Empty pockets, broken hearts: Over $25 million lost to heartless dating scams in 2013

In a timely warning on Valentine’s Day, the Australian Competition and Consumer Commission is advising people on the search for love online not to fall for a scammer.

The competition watchdog received 2770 reports of dating and romance scams in 2013, which was a 13.6% increase on 2012 figures.

The amount of money lost also bumped up, rising by nearly $2 million to $25.3 million.

Of those caught in a scam, over 400 people reported that they had lost over $10,000, with around 43% of people who came into contact with dating and romance scams losing money.

This was one of the highest conversion rates of scams reported to the ACCC.

ACCC deputy chair Delia Rickard told SmartCompany that the scammers are experts at preying on people’s vulnerabilities, citing one example of a victim losing over $500,000 last year, and another mortgaging their house.

She says 64 victims lost over $100,000 to dating scams last year.

“We all know happy couples who have met online and it is often how people connect these days,” she says.

“People are hoping to fall in love so they are optimistic…but the scammers are very sophisticated in what they do.”

Rickard says they will often research their victim’s interests so on a dating site they appear like a “perfect match”.

“They will befriend them on other sites and spend months or years grooming them for the scam,” she says.

“The victim thinks they have hit the jackpot with love and they will trust in the relationship.”

Rickard says after a period of time, during which the relationship will likely have been taken off the dating site and into emails, webcam contact or phone calls, the scammer will strike.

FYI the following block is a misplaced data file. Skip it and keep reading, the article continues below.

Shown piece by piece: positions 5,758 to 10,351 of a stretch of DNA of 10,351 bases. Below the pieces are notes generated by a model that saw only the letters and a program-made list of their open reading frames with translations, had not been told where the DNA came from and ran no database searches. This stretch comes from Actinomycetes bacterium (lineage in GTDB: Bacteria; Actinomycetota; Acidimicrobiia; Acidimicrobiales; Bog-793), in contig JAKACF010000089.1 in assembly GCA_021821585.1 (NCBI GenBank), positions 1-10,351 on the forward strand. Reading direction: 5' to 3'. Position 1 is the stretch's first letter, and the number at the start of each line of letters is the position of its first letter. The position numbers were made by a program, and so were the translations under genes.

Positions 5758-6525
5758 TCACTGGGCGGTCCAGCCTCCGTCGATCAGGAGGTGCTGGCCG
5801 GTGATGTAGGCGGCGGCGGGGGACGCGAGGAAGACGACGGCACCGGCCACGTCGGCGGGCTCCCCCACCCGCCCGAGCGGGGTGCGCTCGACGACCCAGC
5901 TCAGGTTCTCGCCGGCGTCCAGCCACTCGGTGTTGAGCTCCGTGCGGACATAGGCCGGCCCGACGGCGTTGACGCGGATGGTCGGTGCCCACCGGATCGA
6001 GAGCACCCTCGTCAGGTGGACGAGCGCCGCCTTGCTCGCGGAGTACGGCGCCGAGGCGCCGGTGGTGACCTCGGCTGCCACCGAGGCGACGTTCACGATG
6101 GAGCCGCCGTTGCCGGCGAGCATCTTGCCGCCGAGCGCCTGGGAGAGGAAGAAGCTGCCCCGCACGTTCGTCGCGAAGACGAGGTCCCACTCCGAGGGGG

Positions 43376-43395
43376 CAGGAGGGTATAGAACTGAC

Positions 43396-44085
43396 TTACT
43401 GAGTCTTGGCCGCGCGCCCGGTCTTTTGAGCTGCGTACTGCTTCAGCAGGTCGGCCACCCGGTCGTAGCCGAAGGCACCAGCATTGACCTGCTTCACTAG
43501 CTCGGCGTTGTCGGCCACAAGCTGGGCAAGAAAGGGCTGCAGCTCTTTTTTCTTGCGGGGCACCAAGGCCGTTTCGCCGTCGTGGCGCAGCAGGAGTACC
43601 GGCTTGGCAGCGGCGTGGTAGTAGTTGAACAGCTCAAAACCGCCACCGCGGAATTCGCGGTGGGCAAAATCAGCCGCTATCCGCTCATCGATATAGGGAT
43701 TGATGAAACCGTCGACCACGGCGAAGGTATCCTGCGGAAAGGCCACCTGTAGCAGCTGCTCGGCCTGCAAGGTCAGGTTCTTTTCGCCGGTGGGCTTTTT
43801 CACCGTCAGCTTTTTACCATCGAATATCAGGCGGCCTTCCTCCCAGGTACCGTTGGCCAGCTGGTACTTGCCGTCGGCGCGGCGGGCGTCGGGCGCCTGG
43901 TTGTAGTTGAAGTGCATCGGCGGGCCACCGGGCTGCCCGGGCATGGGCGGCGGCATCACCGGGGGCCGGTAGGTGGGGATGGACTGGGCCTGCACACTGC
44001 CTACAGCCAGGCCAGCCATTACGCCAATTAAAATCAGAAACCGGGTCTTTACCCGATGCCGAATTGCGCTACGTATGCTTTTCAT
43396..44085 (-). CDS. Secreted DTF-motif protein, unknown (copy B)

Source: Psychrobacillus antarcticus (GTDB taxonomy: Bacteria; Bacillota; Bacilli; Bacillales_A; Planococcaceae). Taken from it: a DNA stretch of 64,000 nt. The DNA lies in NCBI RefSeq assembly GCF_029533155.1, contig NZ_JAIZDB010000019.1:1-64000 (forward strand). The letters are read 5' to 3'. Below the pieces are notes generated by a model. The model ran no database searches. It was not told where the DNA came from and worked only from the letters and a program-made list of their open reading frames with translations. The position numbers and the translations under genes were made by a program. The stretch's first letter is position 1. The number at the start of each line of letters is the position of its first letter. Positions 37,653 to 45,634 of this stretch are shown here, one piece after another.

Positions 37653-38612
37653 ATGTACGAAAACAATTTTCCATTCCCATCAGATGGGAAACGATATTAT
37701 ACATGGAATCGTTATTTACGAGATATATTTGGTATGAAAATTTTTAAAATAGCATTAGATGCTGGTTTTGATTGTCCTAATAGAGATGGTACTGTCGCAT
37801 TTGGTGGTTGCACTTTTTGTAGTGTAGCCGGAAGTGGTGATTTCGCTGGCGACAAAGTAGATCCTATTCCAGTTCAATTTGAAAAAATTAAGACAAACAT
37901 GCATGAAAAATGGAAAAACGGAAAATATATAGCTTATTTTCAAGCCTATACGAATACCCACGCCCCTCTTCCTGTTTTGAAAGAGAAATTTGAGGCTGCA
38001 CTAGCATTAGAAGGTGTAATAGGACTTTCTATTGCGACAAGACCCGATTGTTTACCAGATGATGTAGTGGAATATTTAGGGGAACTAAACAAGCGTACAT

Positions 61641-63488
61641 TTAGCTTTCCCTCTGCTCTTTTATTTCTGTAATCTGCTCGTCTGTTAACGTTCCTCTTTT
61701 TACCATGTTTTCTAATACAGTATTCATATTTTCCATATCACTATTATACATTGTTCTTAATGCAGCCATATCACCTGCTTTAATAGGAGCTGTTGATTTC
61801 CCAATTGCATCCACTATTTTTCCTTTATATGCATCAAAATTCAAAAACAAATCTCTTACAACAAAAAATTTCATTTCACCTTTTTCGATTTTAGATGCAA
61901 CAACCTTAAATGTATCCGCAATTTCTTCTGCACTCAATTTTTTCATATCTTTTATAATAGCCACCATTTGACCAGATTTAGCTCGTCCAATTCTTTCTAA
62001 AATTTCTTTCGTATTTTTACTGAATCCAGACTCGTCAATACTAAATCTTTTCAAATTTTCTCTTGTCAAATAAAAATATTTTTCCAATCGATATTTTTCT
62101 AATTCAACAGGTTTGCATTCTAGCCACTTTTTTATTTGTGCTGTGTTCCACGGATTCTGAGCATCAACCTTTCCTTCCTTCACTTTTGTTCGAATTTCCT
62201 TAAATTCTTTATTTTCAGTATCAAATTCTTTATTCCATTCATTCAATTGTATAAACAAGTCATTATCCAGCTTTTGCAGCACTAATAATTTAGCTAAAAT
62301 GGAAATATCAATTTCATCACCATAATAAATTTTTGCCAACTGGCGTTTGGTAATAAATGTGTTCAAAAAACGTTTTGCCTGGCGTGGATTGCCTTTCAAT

They could say they need money for an operation, for their child, or for a sick relative, and ask the victim to wire it over as this is a hard method of payment to trace.

“They will have elaborate but realistic stories,” she says.

Rickard says often people don’t want to believe the person is a scammer, even when police or investigators tell them this is the case.

Rickard warns that these scams also pose a risk to personal safety, as the scammers are often connected to international criminal networks.

If people are interested in using an online dating platform, Rickard says to run searches on the people you are communicating with.

“Run a Google image search using any photos provided by someone you met online as they may have been used in various profiles and could be a stolen identity. It’s quick and easy and could save you time, money and heartache.”

The ACCC also advises to keep a tight hold on personal information or photos, especially of a private nature, as this can lead to blackmail of victims.

Romance and dating scams are just one of many the ACCC have warned against in recent times. In 2013 it highlighted that the “Yellow Pages scam” was back in action, with the ACCC finding small businesses were getting caught by scammers sending faxes claiming they were booking ads for a Yellow Pages directory.

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